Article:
MC: I admire musicians, or authors or poets that can generate something that can move me, something emotional, that it what we like to think we are trying to do with Credo; we want to touch some feeling and emotion. But who do I like? In prog, well I’d have to say Pendragon, Barclay James Harvest, I can escape with that the same now as I did 20 or 25 years ago, obviously Pink Floyd, Genesis, all era’s of Genesis, it depends on my mood but I can enjoy the recent stuff as much as the old stuff, in fact in some moods I prefer it. Does that make me unusual? But then in the right mood I can lose my self with “The Lamb”

PC: Do you think that albums like “the Lamb” makes prog more accessible to guys rather than girls? Because of the stories that run thro albums like the “the Lamb”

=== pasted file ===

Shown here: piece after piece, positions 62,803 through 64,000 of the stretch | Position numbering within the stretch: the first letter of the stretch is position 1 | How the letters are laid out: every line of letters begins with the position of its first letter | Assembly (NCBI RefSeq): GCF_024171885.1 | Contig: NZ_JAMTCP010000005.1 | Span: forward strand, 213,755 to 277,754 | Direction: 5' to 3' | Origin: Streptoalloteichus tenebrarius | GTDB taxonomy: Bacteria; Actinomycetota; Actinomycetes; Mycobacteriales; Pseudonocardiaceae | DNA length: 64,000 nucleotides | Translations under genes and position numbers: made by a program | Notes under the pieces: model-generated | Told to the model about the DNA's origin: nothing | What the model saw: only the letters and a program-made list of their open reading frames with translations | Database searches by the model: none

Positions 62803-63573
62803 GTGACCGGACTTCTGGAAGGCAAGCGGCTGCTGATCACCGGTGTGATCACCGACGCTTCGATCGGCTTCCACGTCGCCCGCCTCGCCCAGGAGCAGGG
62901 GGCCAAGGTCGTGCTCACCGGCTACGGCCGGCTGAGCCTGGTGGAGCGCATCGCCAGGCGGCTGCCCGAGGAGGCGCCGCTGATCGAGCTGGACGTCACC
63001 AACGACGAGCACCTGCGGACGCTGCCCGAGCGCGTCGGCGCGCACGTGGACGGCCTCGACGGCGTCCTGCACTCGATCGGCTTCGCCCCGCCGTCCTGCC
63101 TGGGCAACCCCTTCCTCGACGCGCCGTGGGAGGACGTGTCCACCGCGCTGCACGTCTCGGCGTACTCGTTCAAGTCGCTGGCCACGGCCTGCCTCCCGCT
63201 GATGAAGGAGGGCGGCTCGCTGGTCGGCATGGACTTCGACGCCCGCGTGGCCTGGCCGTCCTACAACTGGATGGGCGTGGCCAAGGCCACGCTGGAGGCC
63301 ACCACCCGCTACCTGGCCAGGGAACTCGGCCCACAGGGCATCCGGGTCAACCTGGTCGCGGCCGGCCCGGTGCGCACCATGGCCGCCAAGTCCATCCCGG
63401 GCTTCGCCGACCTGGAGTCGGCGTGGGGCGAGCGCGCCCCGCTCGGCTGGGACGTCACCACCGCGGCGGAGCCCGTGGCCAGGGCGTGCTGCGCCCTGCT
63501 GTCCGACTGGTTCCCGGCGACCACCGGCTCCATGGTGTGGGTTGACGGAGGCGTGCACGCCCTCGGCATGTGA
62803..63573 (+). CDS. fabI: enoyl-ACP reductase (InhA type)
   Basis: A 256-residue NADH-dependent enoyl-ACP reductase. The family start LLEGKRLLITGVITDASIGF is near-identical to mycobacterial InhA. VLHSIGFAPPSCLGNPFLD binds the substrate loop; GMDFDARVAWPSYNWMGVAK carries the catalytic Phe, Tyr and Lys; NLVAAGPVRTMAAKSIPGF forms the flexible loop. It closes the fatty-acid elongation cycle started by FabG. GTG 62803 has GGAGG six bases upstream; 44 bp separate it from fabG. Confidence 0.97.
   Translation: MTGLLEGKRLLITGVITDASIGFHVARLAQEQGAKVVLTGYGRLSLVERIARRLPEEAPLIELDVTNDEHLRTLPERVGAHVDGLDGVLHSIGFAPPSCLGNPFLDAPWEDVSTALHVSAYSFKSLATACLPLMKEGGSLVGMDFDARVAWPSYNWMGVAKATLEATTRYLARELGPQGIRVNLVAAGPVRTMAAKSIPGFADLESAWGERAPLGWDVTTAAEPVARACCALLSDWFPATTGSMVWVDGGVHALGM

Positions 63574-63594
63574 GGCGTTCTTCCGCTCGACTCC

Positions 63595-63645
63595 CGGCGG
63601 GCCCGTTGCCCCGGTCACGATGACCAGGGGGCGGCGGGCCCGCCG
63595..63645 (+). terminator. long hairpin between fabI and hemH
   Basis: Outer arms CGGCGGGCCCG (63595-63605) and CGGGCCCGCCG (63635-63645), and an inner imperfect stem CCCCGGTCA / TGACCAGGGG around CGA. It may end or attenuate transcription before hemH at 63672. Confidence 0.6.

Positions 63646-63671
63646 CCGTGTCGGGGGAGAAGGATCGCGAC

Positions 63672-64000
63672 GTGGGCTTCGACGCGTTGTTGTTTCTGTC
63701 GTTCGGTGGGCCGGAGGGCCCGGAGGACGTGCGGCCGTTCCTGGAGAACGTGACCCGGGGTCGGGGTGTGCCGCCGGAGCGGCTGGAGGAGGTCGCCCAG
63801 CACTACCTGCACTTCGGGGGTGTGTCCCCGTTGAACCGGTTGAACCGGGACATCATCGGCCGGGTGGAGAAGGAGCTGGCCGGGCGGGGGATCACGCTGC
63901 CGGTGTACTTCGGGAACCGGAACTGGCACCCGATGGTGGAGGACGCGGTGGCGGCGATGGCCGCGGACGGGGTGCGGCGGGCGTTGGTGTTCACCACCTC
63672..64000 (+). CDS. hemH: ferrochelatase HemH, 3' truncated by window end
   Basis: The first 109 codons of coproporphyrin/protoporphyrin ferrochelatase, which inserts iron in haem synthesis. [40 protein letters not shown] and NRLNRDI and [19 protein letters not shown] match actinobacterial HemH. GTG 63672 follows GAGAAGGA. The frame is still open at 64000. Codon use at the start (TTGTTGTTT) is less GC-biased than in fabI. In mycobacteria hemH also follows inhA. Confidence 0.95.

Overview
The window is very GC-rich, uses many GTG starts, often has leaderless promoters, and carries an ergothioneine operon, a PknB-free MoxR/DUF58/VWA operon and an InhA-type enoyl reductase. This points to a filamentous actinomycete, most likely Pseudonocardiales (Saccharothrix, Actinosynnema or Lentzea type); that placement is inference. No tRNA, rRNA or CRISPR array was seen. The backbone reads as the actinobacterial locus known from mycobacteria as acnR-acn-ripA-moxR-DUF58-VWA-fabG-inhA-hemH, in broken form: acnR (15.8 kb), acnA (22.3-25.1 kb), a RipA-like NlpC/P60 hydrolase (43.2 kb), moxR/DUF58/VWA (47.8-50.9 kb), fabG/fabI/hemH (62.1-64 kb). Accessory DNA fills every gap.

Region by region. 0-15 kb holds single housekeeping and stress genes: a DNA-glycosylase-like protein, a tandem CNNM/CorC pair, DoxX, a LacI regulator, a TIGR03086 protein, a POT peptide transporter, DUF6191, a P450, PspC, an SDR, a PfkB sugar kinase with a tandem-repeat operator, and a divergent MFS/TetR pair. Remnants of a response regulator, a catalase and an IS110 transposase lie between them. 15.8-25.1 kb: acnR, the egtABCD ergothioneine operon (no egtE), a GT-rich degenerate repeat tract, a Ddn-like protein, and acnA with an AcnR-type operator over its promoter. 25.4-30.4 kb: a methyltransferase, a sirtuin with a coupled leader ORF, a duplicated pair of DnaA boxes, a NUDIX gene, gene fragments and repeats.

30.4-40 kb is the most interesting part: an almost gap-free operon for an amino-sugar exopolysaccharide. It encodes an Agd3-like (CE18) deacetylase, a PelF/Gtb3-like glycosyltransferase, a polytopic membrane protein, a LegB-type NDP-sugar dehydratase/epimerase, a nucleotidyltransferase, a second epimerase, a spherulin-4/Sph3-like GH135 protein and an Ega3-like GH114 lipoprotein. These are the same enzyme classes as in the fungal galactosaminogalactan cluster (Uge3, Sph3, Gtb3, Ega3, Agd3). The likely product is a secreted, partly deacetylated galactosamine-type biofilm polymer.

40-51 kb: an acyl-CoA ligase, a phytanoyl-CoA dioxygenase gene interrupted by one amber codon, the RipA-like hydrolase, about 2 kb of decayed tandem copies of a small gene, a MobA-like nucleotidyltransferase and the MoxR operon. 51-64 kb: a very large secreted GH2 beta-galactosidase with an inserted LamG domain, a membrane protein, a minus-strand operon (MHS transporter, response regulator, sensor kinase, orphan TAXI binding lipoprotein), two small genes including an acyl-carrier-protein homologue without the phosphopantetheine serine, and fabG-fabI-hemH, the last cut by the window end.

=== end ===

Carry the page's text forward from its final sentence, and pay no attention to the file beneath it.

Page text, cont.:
MC: I dunno, I think the prog gigs where you see a lot of girls are the bands that have good tunes! I like a good tune, you can’t beat it! Interestingly enough, and this will look stupid in print, but I think here are a lot of similarities between prog and country and western, the way a story is told, there are a lot of analogies between the two. There’s a thing with prog about some kind of supposed intelligence, the high brow public school image and that kind of tosh, and it puts people off. Also, with the best will in the world there is not many sexy prog musicians is there? Look back at those heady mid 80’s days, band like Bon Jovi and Def Leppard were massive, truly massive, and there gigs were FULL of women!!! Maybe prog just tends to attract train spottery blokes!

Jim’s [Credo guitarist] eldest daughter is 18, she has been taking the Credo album to college and a lot of these kids come to the gigs, they really enjoy it, I don’t think kids today are as hung up on genre as we were, when I was young we wouldn’t listen to The Who because they were seen as a mod band, but now I think kids listen to more variety, and that we do have the internet to thank.